ADRs occur more among infants and antibiotics were more commonly implicated. Most of the reactions were of moderate severity. This indicates the need for a rigid ADR monitoring among pediatric patients to ensure safety of drug therapy.
Adverse drug reaction; causality; pediatric; pharmacovigilance
Adverse Drug Reactions (ADRs) constitute an enormous burden for the society. The aim of the present study was to detect, document, assess and report the suspected ADRs and preparation of guidelines to minimize the incidence of ADRs.
A prospective-observational study was conducted in the Department of General Medicine of a tertiary care hospital for 12 months from April 2008 to March 2009. Detected and suspected ADRs were analyzed for causality, severity and preventability using appropriate validated scales and were reported. ADR alert card was prepared and given to patients. Therapeutic guidelines were prepared and given to the relevant departments.
A total of 57 ADRs were detected, documented, assessed and reported during the study period the incidence was found to be 1.8%. Assessment of severity of the suspected ADRs revealed that 12% of suspected ADRs were severe and 49% of ADRs were moderate in severity. Causality assessment was done which revealed 63% of ADRs were possibly drug-related. The majority of patients who had suffered from ADRs were above 60 years (56%). Gastrointestinal system was most commonly affected (37%) and the drug class mostly associated with ADRs was antibiotics (23%). Preventability of ADRs was assessed; and the results revealed that 28% of ADRs were definitely preventable.
Measures to improve detection and reporting of adverse drug reactions by all health care professionals is recommended to be undertaken, to ensure, and improve patient's safety. In this way, hospital/clinical pharmacists play the cornerstone role.
Adverse Drug Reactions (ADR); Prevalence; India
No drug is absolutely safe. Pharmacovigilance is the science related to detection, assessment, understanding and prevention of adverse effects or any other possible drug-related problems. The ocular medications and devices can cause localized and systemic adverse effects. Not all adverse effects are known when a drug or device is launched in market because of limitations of clinical trials. Many adverse effects are recognized due to the spontaneous reporting of the vigilant doctors who observe and report such events encountered in their practice. Despite a large ophthalmic patient population base, India does not have robust adverse drug reaction (ADR) database because of lack of reporting culture. Government of India recently launched the Pharmacovigilance Programme of India (PvPI) to monitor ADRs and create awareness among the healthcare professionals about the importance of ADRs. Suspecting and reporting a possible drug reaction is very important in developing a safe and rational ophthalmic practice.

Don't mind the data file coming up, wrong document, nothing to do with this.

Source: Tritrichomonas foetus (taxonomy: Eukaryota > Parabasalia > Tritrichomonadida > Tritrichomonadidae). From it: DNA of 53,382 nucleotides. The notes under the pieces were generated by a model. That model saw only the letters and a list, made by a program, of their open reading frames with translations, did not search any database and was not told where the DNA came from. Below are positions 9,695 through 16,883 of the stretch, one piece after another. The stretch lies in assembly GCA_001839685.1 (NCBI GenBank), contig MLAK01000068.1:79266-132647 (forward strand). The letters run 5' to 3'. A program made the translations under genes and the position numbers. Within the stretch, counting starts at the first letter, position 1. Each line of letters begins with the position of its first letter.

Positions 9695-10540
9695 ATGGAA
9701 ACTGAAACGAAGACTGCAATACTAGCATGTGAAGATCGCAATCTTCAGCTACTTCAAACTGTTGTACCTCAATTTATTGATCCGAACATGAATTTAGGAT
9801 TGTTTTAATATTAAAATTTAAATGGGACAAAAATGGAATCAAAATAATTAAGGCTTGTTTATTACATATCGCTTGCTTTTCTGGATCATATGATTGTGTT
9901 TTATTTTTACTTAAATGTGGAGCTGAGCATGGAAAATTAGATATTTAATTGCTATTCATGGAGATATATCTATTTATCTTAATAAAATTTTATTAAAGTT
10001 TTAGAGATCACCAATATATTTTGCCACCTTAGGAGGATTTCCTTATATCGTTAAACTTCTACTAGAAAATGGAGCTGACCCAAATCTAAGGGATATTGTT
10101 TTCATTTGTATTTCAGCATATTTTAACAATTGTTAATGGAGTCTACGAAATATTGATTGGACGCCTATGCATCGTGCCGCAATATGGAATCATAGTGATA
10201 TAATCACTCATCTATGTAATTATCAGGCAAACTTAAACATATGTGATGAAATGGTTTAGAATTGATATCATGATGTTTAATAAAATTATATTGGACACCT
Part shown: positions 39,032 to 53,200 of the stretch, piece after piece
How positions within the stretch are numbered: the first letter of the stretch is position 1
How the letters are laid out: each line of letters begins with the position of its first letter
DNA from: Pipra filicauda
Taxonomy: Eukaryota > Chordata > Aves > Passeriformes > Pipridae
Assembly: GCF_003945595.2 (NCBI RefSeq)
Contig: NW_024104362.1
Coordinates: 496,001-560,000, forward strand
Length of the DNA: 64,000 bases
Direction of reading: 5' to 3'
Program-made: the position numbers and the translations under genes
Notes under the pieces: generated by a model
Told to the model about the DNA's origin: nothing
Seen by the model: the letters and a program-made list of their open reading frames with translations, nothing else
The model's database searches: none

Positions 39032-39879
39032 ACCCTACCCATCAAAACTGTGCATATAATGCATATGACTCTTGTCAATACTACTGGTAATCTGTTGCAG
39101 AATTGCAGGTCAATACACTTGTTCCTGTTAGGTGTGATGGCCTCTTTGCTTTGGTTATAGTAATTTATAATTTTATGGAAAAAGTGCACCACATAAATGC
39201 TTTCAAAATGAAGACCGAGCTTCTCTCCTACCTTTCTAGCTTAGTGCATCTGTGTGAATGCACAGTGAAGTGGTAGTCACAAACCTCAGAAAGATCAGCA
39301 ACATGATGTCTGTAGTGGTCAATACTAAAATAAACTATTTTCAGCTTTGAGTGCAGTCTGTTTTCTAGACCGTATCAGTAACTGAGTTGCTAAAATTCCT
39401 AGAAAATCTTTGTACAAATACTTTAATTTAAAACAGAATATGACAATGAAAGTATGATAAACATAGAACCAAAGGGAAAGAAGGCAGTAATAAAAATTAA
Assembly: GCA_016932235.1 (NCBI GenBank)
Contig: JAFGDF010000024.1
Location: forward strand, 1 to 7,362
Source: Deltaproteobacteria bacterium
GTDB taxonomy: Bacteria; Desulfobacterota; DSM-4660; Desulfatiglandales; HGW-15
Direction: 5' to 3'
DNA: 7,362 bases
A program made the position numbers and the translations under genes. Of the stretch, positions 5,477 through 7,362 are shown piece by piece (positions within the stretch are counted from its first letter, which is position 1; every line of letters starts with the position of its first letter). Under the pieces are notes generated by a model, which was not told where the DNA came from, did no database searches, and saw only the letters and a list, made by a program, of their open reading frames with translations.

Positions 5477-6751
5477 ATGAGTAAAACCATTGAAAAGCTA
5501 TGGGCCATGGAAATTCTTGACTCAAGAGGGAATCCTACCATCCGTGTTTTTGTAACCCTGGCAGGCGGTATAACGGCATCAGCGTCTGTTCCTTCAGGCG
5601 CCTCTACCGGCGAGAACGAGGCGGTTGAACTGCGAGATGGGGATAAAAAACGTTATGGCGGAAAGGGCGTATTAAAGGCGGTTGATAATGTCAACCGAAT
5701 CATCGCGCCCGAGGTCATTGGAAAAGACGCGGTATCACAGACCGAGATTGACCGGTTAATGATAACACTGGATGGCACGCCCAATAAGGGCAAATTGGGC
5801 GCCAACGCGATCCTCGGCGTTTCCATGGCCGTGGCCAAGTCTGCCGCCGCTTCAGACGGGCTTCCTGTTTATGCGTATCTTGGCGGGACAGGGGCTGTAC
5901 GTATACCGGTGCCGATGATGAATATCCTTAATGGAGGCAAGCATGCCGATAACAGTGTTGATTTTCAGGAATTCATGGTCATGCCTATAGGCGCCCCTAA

Adverse drug effects; ocular drug reactions; pharmacovigilance
This prospective study was designed to monitor and analyze the pattern of occurrence of adverse drug reactions (ADRs) to cisplatin-based chemotherapy regimen in the cancer ward of a tertiary care hospital.
Materials and Methods:
Cancer patients who received cisplatin-based cancer chemotherapy were monitored for adverse reactions. The collected reports were analyzed for demographic and drug details, causality, preventability and severity of adverse effects. Causality was assessed by the World Health Organization (WHO) causality assessment scale and Naranjo's Algorithm. Preventability and severity of ADRs were assessed by modified Schumock and Thornton scale, modified Hartwig and Siegel scale respectively.
Among 51 patients, 48 developed ADRs to cisplatin chemotherapy. The reactions observed were nausea, alopecia, anorexia, vomiting, taste alteration, diarrhea, constipation, tinnitus, and hypocalcaemia. The WHO causality assessment scale indicated 69% “possible” and 31% “probable” but no “certain” reactions. Naranjo's Algorithm showed 62% “probable” and 38% “possible” reactions. Most of the reactions belonged to the category of “not preventable”. Reactions like nausea and vomiting belonged to the category of “definitely preventable”. Modified Hartwig and Siegel scale of severity assessment showed that most of the reactions were of “mild level 1” severity except for vomiting, diarrhea and hypocalcaemia, which were of “moderate level 3” severity.
Cisplatin-based chemotherapy has a high potential to cause adverse effects. Most of the reactions were of milder nature but not preventable. The common adverse effects such as nausea and vomiting were preventable, but reactions like hypersensitivity reactions and anaphylaxis were not predictable.
Chemotherapy; cisplatin; pharmacovigilance